The Reserve Bank now expects the economy to be speeding along at a 4.75 per cent growth rate at the end of this year, but that has not stopped it from restating that interest rates can be expected to stay low until 2024.
As widely expected, the RBA left the cash rate and other policy measures at a record low 0.1 per cent following its monthly board meeting on Tuesday.
But central bank governor Philip Lowe took the opportunity to reveal some of its latest forecasts ahead of its quarterly statement on monetary policy due on Friday.
That included lifting its growth forecast for this year to 4.75 per cent from 3.5 per cent previously, and lowering its unemployment prediction to five per cent by year-end and 4.5 per cent at the end of 2022.
The jobless rate was 5.6 per cent in March.
"Despite the strong recovery in economic activity, the recent CPI data confirmed that inflation pressures remain subdued in most parts of the Australian economy," Dr Lowe said.
"A pick-up in inflation and wages growth is expected, but it is likely to be only gradual and modest."
He reiterated the cash rate will not increase until actual inflation is sustainably within the two to three per cent target range.
Annual inflation was just 1.1 per cent at the end of March.
The RBA continues to keep a watchful eye on the housing market where prices are rising in all major markets.
"Given the environment of rising housing prices and low interest rates, the bank will be monitoring trends in housing borrowing carefully and it is important that lending standards are maintained," Dr Lowe said.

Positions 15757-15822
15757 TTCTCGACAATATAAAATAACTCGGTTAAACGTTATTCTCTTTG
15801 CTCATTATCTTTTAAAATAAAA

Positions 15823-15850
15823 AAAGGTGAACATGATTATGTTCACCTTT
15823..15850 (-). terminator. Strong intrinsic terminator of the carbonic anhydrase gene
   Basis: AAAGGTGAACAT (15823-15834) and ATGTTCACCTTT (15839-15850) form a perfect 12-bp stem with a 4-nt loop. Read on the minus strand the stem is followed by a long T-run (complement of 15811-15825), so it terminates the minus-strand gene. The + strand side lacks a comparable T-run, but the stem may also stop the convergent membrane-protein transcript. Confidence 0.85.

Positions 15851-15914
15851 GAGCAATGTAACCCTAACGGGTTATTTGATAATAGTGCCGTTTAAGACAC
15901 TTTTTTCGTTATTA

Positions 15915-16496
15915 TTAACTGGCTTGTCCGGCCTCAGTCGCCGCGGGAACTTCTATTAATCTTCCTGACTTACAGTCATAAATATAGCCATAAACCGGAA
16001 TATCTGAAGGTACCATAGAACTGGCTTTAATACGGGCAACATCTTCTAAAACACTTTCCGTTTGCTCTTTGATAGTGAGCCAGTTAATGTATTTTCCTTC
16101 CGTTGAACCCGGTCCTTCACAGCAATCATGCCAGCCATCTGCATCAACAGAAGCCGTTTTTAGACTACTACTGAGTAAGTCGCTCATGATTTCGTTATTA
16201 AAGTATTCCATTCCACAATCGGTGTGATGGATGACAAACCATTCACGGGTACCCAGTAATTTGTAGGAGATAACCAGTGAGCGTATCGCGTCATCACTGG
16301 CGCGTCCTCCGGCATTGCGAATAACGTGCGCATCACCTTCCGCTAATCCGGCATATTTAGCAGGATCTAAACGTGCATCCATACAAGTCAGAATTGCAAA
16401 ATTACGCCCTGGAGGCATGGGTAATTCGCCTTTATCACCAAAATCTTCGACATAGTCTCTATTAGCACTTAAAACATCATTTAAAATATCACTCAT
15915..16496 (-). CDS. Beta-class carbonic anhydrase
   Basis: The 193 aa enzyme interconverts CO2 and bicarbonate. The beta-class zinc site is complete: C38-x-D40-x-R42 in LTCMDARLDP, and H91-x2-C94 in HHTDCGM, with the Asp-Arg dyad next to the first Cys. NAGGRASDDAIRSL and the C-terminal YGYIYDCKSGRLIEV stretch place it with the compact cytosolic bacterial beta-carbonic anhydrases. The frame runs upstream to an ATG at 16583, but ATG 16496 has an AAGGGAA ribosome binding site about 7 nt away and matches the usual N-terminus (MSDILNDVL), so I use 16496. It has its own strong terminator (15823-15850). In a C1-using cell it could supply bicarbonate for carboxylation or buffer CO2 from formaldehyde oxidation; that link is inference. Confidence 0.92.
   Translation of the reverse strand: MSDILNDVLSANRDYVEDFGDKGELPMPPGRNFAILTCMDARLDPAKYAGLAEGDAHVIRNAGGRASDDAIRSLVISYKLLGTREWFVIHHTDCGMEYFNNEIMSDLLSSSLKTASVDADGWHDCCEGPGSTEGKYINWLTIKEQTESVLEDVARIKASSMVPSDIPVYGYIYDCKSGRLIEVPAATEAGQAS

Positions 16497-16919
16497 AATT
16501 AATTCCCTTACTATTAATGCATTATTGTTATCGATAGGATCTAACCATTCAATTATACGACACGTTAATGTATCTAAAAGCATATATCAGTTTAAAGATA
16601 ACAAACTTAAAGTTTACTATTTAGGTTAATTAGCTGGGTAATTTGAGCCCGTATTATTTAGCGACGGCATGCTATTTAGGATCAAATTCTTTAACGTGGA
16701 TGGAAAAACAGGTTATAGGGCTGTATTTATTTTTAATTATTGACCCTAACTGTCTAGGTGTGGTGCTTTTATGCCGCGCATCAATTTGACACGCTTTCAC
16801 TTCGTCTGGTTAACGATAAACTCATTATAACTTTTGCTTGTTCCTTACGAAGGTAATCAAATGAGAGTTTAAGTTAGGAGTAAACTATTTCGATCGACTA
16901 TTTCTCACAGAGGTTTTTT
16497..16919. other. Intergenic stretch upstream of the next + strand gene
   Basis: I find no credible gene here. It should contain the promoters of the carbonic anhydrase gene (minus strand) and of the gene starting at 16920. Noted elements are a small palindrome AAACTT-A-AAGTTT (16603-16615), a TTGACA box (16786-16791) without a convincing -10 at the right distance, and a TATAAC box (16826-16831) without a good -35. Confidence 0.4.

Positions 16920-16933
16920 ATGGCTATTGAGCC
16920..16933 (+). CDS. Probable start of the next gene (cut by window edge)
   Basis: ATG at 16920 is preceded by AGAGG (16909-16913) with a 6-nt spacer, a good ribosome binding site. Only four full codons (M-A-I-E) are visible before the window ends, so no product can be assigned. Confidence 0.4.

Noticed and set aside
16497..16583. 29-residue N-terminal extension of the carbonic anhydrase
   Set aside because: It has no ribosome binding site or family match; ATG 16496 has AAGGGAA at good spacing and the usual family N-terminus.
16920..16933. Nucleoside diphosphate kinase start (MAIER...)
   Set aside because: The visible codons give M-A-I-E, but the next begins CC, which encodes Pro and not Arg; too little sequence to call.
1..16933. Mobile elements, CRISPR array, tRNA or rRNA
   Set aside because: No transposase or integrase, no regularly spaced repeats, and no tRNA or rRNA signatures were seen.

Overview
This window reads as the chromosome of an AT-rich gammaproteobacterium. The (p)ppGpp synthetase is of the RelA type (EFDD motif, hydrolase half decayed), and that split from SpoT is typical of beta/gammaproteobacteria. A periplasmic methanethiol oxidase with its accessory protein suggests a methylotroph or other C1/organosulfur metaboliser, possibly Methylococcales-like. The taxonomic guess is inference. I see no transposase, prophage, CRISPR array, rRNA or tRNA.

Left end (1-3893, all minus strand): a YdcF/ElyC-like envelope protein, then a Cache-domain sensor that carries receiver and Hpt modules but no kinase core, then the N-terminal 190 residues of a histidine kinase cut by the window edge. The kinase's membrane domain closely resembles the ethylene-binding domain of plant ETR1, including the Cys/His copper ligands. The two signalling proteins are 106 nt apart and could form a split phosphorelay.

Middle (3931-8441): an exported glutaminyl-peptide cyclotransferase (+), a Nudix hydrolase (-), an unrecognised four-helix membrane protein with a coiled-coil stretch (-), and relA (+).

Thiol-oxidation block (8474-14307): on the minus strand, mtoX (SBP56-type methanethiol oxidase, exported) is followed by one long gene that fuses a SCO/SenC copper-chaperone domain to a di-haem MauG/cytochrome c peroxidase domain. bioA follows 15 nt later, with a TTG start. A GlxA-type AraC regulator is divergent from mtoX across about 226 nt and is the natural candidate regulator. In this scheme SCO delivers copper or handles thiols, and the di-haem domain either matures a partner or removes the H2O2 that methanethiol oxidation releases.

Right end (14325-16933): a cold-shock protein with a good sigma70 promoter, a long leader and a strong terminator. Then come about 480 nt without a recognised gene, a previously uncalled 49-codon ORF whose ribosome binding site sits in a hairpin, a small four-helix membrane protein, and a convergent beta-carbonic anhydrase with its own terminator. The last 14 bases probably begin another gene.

New figures showed housing loans struck a record high in March with more than half of these going to property investors.
The Australian Bureau of Statistics said new loan commitments rose by 5.5 per cent in March to a record $30.2 billion.
The value of loans to investors soared by 12.7 per cent to $7.8 billion, the largest monthly increase since July 2003.
Owner-occupier home loans rose by 3.3 per cent to $22.4 billion, although demand from first home buyers declined 0.9 per cent in the month.
JP Morgan economist Tom Kennedy said the spike in investors and the drop in first home buyer demand may be challenging the RBA.
"We continue to expect the introduction of macro-prudential measures in coming months," he said.
Other ABS data showed the trade balance of goods and services shrank by more than $2 billion in March to $5.6 billion.
This was the result of a two per cent drop in exports, while imports rose by four per cent.
Meanwhile, confidence among Australians failed to gain the major lift that has been associated with the end of snap COVID-19 lockdowns around the country in the past.
The weekly ANZ-Roy Morgan consumer confidence index - a pointer to future household spending - rose just 0.3 per cent despite the end of Perth's latest brief lockdown.
Confidence among the people of Perth did rise 1.3 per cent, but this was a much smaller response than after its January lockdown.
ANZ head of Australian economics David Plank said this was possibly because another few coronavirus cases had since emerged.
"The bad news out of India has the city and country somewhat on edge," he said.